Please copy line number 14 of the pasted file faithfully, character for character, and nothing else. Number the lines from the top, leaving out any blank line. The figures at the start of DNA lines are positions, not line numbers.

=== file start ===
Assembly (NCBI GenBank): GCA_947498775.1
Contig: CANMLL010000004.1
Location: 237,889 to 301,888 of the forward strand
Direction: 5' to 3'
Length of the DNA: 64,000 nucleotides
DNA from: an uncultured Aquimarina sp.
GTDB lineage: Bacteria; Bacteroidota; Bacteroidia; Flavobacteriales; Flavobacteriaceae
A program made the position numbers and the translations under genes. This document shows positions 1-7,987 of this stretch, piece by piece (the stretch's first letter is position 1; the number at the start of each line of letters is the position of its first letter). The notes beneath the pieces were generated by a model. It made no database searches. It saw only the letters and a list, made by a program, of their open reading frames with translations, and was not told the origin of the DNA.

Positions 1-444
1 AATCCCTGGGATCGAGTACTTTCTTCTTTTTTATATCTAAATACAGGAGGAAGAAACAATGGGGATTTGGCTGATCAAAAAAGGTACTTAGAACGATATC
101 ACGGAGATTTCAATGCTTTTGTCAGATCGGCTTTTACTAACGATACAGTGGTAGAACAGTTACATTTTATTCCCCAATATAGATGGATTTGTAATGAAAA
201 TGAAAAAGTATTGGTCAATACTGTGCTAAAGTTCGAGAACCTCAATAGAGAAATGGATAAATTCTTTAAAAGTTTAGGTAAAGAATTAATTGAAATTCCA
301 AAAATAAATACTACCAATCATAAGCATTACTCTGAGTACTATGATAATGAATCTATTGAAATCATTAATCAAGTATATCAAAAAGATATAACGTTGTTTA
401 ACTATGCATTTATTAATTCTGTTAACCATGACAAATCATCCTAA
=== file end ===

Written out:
401 ACTATGCATTTATTAATTCTGTTAACCATGACAAATCATCCTAA